PrEP for women in Europe: A systematic literature review


BACKGROUND: Prevention of HIV transmission is fundamental to ending the HIV epidemic. Pre-exposure prophylaxis (PrEP) with oral tenofovir-emtricitabine (TDF-FTC) is an established HIV-prevention method; however, most PrEP services in Europe have been targeted at men who have sex with men (MSM). A survey in 2021 by Women Against Viruses in Europe (WAVE) showed considerable variation in PrEP access and guidance for women throughout Europe. WAVE therefore commissioned this systematic review to provide insight into PrEP provision and barriers to uptake for women in Europe. METHODS: PubMed, Embase, and Scopus were searched for studies (January 2013–May 2021) that reported on actual (e.g., efficacy and safety) or hypothetical (e.g., awareness, barriers, PrEP impact models) use of oral PrEP involving women (including cis, transgender, pregnant, migrant, and breastfeeding women). Search terms included HIV, pre-exposure prophylaxis (specifically TDF-FTC), and women. Studies performed outside of the World Health Organization European region were excluded. RESULTS: The search identified 4716 unique citations, and 45 peer-reviewed articles (44 studies) were included. The majority of these studies (34/44 [77%]) included recipients or potential recipients of PrEP, representing 4699 women (243 transgender women). However, few studies were women focused (4/34 [12%]) or took place outside of Western Europe (3/34 [9%]). Across the three clinical studies that reported women-specific outcomes (60 transgender women, 13 pregnant, and 19 cis women), no breakthrough infections were recorded during the use of PrEP. Lack of awareness of PrEP, low self-estimation of HIV acquisition risk, concerns about stigma, lack of protection against other sexually transmitted infections, and PrEP interaction with hormones (for transgender women) were identified as barriers to use. The remaining studies examined healthcare professionals’ perceptions of PrEP (9/44 [20%]), asked for public opinion (2/44 [5%]), or modelled the potential of PrEP for HIV prevention (1/44 [2%]). CONCLUSIONS: This review revealed a notable lack of literature on PrEP for cis and transgender women in Europe. This is synonymous with a lack of PrEP provision for women in this region. Barriers to PrEP uptake are complex and rooted in institutional and societal stigma, which must be addressed at policy level. HIV prevention with PrEP is not ‘one size fits all’ and requires a nuanced gender-responsive approach. Further research into the use of PrEP in cis, pregnant, breastfeeding, and transgender women is essential if we are to stop HIV transmission by 2030.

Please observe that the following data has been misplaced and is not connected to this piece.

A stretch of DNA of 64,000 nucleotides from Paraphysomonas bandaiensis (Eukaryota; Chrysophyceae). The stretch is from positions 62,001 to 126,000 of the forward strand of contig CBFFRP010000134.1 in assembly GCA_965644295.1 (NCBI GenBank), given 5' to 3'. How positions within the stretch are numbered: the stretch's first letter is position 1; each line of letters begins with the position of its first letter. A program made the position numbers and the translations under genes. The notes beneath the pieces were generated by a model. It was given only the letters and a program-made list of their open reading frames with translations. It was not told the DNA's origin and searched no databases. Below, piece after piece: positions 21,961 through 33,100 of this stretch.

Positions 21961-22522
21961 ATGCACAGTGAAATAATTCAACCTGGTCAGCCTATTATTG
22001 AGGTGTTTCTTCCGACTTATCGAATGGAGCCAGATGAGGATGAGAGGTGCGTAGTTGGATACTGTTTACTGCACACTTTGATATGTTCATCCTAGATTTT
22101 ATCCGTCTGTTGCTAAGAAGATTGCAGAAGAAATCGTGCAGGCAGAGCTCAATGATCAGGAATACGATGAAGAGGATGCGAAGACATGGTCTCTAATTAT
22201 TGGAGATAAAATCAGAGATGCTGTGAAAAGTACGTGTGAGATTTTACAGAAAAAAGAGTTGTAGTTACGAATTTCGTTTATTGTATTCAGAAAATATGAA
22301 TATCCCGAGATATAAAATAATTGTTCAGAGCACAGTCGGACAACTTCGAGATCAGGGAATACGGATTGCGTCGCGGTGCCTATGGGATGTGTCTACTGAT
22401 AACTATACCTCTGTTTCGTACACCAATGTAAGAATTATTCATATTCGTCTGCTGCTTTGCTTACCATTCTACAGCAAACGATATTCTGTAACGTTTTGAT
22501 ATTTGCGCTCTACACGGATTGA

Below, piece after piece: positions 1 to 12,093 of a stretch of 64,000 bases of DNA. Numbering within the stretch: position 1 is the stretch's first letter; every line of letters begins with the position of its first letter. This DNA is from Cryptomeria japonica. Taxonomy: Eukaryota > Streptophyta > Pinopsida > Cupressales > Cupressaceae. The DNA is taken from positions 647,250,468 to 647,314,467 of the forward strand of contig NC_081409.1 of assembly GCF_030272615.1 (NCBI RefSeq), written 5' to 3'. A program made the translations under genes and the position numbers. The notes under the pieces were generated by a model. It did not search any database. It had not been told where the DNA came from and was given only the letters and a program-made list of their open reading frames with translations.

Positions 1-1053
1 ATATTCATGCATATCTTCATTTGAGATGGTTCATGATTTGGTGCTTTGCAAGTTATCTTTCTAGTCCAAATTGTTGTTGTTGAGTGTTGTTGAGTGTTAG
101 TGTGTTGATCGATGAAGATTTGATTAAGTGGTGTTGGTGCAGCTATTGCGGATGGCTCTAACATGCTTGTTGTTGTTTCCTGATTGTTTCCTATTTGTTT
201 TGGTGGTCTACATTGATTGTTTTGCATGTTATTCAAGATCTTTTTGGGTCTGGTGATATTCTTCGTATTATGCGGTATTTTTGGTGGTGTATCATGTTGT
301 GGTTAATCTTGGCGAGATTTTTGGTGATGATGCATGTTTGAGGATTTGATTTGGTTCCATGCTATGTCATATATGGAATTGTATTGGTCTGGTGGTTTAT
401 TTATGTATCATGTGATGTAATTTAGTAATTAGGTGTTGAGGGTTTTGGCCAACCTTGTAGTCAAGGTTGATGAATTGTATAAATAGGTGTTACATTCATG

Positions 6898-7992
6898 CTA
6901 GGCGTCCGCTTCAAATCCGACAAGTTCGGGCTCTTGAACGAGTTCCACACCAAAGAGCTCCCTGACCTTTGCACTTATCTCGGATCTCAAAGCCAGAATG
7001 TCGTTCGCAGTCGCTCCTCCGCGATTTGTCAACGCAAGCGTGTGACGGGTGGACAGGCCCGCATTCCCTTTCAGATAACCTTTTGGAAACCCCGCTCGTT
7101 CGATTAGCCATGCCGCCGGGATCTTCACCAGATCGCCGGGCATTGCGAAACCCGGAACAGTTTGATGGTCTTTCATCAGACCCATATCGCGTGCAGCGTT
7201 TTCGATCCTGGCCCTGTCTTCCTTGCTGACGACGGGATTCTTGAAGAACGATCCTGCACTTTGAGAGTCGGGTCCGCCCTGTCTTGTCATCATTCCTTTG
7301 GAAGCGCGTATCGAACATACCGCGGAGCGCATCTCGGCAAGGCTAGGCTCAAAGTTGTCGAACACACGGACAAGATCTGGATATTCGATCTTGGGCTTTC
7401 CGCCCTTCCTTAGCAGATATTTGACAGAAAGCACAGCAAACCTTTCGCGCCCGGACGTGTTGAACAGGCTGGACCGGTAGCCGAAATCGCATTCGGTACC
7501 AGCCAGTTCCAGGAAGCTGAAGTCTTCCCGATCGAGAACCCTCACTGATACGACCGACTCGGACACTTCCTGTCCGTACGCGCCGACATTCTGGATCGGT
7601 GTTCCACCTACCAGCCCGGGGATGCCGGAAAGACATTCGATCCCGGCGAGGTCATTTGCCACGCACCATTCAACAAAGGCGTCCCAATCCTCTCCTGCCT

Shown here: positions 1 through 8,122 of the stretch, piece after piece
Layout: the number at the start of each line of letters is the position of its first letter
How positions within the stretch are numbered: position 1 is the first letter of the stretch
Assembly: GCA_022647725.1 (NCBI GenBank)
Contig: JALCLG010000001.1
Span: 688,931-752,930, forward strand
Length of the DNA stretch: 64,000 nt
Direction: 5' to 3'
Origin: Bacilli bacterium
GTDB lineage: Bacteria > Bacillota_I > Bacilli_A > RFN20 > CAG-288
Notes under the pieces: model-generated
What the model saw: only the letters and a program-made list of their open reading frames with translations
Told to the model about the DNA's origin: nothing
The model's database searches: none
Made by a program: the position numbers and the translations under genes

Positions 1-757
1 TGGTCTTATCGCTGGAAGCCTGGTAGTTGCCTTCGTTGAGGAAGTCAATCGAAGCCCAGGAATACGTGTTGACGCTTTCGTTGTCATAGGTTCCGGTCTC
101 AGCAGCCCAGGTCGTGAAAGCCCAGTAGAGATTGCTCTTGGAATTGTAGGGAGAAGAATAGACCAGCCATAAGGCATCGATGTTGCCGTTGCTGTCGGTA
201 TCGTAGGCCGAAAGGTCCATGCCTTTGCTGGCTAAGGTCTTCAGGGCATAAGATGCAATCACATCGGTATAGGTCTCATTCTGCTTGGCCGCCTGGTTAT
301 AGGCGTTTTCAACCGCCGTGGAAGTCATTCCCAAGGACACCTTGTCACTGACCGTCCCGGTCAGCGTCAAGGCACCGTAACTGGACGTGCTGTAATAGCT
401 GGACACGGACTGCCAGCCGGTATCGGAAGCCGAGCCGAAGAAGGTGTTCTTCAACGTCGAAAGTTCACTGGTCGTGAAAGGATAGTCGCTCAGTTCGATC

Fitzgerald N, Coltart H, Dominguez L, Flanagan K, Gilleece Y




  • Epidemiology and Determinants of Health
    • Epidemiology
    • Determinants of Health
  • Determinants of Health
    • Stigma/discrimination
  • Population(s)
    • Women
    • General HIV- population
  • Prevention, Engagement and Care Cascade
    • Prevention
  • Prevention
    • Biomedical interventions


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